Czech Republic: Demonstration against Islam, counter-protest for coexistence
More than 200 people gathered in the town of České Budějovice today for a demonstration convened by the "We Don't Want Islam in the Czech Republic" initiative. Approximately 30 people counter-protested them nearby.
Police did not have to intervene. "Islam has been a threat for 1 300 years and has become more of one in recent years. The situation is not calming down. If anyone tells you coexistence with Islam is possible, have them go take a look at the places where Islam is dominant. In the Middle East, Christians are third-class citizens, in some places they are oppressed, in others they are being slain. That's not my idea of coexistence," said Martin Konvička, the head of the anti-Islamic initiative who is also an educator at the University of South Bohemia.
Miroslav Kulhánek also spoke at the "We Don't Want Islam in the Czech Republic" (IVČRN) demonstration and was introduced by the moderator as a Romani activist from West Bohemia. "Recently an article came up on the Internet by Ms Ivanka Čonková, who wrote that the IVČRN is inciting Romani people against Muslims. The IVČRN doesn't have to do any such thing, because the remarks made by representatives of the Muslim communities in the Czech Republic about the inferiority of women, Christians, Jews and atheists are enough," he said at the start of his speech.
The Romani activist said there is no reason to respect Muslims or their right to their beliefs because their faith does not respect the right to have no faith. He also said he does not know any moderate Muslims and that there is a need to tell the religion of Islam that it has no business operating in the Czech Republic.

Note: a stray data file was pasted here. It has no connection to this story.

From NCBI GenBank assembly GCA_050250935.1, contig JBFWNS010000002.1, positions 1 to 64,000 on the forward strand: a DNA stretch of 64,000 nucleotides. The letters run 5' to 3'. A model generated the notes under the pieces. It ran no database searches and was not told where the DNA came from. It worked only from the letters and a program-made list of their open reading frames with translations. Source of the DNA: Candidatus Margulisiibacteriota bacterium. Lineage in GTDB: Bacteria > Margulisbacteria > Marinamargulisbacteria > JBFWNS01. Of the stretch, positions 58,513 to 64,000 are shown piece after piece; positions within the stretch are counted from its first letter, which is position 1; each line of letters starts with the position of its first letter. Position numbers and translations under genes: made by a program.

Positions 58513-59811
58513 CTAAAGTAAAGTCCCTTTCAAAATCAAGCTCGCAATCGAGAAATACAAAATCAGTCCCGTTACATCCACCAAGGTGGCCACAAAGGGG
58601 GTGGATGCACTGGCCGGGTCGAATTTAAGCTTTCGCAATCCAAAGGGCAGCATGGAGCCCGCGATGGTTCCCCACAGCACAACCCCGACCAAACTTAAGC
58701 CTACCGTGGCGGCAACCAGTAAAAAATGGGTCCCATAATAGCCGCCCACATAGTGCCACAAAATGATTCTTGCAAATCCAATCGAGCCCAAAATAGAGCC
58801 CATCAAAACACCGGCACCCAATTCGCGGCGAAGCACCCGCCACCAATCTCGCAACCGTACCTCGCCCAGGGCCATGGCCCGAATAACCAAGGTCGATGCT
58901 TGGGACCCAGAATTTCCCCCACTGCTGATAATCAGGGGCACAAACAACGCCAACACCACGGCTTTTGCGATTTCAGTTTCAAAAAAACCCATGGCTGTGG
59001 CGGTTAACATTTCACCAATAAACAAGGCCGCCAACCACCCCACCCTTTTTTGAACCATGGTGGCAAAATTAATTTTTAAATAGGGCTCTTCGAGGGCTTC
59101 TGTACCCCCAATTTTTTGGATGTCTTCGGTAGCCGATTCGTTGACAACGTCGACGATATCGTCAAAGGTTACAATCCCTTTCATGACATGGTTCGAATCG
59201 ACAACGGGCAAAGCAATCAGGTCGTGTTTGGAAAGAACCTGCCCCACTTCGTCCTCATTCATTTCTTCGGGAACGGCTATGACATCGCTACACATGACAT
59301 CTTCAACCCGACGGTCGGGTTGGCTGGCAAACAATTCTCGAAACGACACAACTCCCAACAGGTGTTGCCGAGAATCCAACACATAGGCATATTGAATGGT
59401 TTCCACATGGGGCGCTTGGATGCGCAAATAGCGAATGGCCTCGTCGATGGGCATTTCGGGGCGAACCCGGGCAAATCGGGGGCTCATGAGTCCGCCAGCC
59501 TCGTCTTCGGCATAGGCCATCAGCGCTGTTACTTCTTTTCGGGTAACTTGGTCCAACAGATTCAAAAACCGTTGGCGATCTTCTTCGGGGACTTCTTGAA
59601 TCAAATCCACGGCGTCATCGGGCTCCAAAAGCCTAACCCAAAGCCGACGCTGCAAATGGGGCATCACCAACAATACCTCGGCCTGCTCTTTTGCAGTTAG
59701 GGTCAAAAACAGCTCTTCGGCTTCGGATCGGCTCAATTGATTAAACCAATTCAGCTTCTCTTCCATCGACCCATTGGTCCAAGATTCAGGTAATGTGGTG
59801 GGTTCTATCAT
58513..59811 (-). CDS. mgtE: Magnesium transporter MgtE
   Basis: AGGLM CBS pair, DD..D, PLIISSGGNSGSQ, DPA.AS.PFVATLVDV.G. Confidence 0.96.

"When an ideology is perverse, the people who believe in it are perverse too. It doesn't matter whether the ideology is communism, Nazism or Islam," he said.
About 30 people gathered near St. Nicholas Cathedral, a few dozen meters away from the anti-Islamic protest, for ecumenical prayers for the peaceful coexistence of all people irrespective of ethnicity, faith, nationality or political convictions. "The arguments used by the people around 'We Don't Want Islam in the Czech Republic' seem pretty crazy to me. There are matters over which Islam can be criticized, but it is not possible to condemn an entire religion. The solutions they propose are not realistic," Ivo Vlasatý, the organizer of the counter-demonstration, told news server iDNES.cz; counter-protesters said they believe the events convened by "We Don't Want Islam in the Czech Republic" are spreading xenophobia.
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